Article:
In 1999, he kept his seat as a member of the Fazilet Partisi (FP, "the Virtue Party") which was subsequently outlawed by the Constitutional Court for its violation of the Constitution. Its predecessor, the Refah Partisi, was also outlawed by the Constitutional Court for its violation of the Constitution, especially the principle of secularism. By this time, Gül had apparently moderated his views and was reportedly considered to be part of the Virtue Party's reformist faction. Since 1993 in Ankara, he had been organizing an informal think-tank involving a group of Refah politicians who were discontented with the leadership of Necmettin Erbakan: these included Melih Gökçek, Bülent Arınç, Abdüllatif Şener, Recep Tayyip Erdoğan and Beşir Atalay. In August 2001, this group founded the Adalet ve Kalkınma Partisi (Justice and Development Party), a party which billed itself as a moderate conservative party in the European tradition. He was elected once again to represent Kayseri in 2002.
An interview he gave in 2002 summarizes his criticisms of the Refah Partisi under the leadership of Necmettin Erbakan and his portrayal of the AKP as a moderate party:
In the Welfare Party, there were groups demanding sharia rule. Welfare did not represent the local values we are now cultivating. The ideology of the party was partially shaped by alien imports. [He was referring to the impact of the Islamist ideology of the Iranian Revolution and Arab states on Welfare's ideology.] Our vision was at odds with the rest of the party. The despotic rule of Erbakan Hoca made it impossible for us to realize our vision under the rubric of the National View. We believe that modernization and being Muslim complement each other. We accept the modern values of liberalism, human rights, and market economy.
After the Justice and Development Party (AKP) won the most votes in the November 2002 general election, Gül was appointed Prime Minister, as AKP leader Recep Tayyip Erdoğan was still banned from participating in politics. After Gül's government secured legislation allowing Erdoğan's return to politics, the latter took over as prime minister on 14 March 2003. Gül was appointed deputy prime minister and foreign minister.
After becoming foreign minister in March 2003, Gül became the key player in Turkey's attempts to receive an accession date for the European Union and in its attempts to improve relations with Syria and maintaining its relationship with the Turkic-speaking countries of Central Asia and the Caucasus. On 8 January 2008, Gül flew to the United States to meet with U.S. President George W. Bush and U.S. Secretary of State Condoleezza Rice.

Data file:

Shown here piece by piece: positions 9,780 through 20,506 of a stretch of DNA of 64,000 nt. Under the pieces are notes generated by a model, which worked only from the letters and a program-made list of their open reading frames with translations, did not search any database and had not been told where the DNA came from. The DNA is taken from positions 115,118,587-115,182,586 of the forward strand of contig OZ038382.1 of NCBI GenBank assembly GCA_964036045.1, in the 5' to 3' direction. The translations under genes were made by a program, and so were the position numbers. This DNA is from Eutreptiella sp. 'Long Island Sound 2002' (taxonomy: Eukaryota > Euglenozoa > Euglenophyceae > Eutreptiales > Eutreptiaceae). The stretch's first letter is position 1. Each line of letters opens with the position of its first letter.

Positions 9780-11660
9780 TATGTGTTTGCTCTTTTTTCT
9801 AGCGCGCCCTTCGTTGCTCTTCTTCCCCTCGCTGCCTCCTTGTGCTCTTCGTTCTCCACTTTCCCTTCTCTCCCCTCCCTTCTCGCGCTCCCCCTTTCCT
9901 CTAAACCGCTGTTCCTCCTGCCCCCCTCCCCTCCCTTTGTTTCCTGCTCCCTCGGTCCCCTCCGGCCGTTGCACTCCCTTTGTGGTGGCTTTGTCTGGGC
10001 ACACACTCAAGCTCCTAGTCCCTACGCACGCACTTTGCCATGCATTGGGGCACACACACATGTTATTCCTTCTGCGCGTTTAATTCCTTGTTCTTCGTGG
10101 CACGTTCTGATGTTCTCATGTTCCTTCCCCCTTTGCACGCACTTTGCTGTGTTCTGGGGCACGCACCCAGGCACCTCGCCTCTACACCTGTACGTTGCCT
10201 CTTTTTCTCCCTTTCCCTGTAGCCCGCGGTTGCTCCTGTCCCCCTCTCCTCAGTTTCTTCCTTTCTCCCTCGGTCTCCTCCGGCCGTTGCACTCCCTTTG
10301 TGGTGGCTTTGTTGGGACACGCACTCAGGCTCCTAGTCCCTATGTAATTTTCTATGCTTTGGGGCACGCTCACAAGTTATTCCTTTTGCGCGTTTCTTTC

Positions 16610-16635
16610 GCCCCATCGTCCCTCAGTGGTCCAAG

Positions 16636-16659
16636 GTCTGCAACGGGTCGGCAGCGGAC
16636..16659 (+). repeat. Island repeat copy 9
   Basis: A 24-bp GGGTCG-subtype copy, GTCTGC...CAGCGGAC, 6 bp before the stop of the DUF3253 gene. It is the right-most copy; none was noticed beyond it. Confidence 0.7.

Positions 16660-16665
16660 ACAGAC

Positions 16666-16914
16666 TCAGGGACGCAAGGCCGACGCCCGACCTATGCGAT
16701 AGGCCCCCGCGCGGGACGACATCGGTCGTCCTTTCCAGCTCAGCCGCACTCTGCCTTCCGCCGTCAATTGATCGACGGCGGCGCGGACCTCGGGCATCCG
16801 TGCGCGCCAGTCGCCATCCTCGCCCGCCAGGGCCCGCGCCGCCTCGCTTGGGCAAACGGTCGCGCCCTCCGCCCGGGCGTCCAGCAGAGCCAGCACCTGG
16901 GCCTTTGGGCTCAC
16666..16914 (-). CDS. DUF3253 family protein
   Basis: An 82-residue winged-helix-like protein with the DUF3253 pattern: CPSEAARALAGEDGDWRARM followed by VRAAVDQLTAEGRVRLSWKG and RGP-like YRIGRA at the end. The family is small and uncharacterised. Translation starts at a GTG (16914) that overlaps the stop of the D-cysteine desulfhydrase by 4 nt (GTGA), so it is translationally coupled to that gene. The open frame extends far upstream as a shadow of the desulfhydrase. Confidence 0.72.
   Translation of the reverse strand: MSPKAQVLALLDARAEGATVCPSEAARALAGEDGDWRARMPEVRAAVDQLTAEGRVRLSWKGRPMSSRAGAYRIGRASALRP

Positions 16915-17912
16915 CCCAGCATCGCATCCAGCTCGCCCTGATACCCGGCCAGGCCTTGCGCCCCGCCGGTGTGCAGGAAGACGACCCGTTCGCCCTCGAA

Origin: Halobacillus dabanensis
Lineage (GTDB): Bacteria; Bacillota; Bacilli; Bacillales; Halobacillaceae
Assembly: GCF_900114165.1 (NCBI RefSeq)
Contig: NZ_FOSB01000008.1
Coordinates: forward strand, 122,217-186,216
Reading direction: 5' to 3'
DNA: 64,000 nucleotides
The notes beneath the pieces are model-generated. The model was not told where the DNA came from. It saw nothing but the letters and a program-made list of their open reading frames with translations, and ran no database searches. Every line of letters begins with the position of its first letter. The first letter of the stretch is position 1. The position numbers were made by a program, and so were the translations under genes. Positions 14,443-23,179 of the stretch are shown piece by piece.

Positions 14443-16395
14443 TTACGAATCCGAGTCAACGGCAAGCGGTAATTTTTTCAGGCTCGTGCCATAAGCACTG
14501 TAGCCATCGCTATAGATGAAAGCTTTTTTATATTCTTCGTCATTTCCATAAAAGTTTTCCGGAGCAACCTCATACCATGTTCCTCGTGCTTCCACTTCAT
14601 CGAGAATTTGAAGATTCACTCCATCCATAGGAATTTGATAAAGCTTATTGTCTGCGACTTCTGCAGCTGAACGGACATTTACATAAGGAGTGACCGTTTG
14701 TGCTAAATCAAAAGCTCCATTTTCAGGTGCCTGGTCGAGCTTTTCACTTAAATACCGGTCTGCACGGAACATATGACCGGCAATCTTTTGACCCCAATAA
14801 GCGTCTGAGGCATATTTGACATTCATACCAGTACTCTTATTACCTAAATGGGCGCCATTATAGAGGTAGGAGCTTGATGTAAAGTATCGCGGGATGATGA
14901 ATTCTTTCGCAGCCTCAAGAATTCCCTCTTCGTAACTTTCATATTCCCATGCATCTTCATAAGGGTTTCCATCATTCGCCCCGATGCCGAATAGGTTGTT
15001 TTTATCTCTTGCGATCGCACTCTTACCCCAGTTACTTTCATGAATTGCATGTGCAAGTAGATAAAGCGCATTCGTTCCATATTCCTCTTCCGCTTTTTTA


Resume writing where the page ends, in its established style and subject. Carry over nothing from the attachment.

Prime Minister Erdoğan announced on 24 April 2007 that Gül would be the Justice and Development Party candidate in the 2007 presidential election. Previously, there had been speculation that Erdoğan himself would be the party's candidate, which had provoked substantial opposition from secularists. When a boycott of opposition parties in Parliament deadlocked the election process, Gül formally withdrew his candidacy on 6 May 2007. If elected he would be the first president to have been involved with Islamist parties. But a few days later, on 11 May 2007 when he inquired after the alterations to the Turkish constitution which now allowed the people to elect the president directly rather than a parliamentary vote, Gül announced that he was still intending to run.
Following the July 2007 parliamentary election, the AKP renominated Gül as its presidential candidate on 13 August; the election was again held as a vote of parliament. On 14 August, Gül submitted his candidacy application to parliament and expressed his commitment to secularism at a news conference.
On 28 August 2007, he was elected president in the third round of voting; in the first two rounds, a two-thirds majority of MPs had been required, but in the third round he needed only a simple majority. Gül was sworn in immediately thereafter. The process was a very low-key affair.
Gül's swearing-in was not attended by the Chief of the Turkish General Staff and was boycotted by the opposition Republican People's Party; then the hand-over of power at the presidential palace was held behind closed doors. Gül's wife was not present. The traditional evening reception hosted by the new president at the presidential palace for the country's highest authorities was announced for 11:30 in the morning and wives were not invited.
His presidency was described as a "new era in Turkish politics", for being the first president of Turkey with a background in Islamic politics.
Gül received messages of congratulation from the US, EU and German authorities while Turkey's prime minister Tayyip Erdoğan made a statement saying "a structure doomed to uncertainty has been overcome".
In September 2008 Gül became the first Turkish leader to visit Armenia where, in meetings with President Serzh Sarkisian, the two leaders formulated a solution to the tendentious problem of the genocide question, sparking a major debate in Turkey, but both the Armenian and Turkish parliaments refused to ratify the agreement. In November 2011, President Gül led a state visit to the United Kingdom as a guest of Queen Elizabeth II. The President met political and business leaders, visited the Olympic Park and was guest of honour at a state banquet at Buckingham Palace.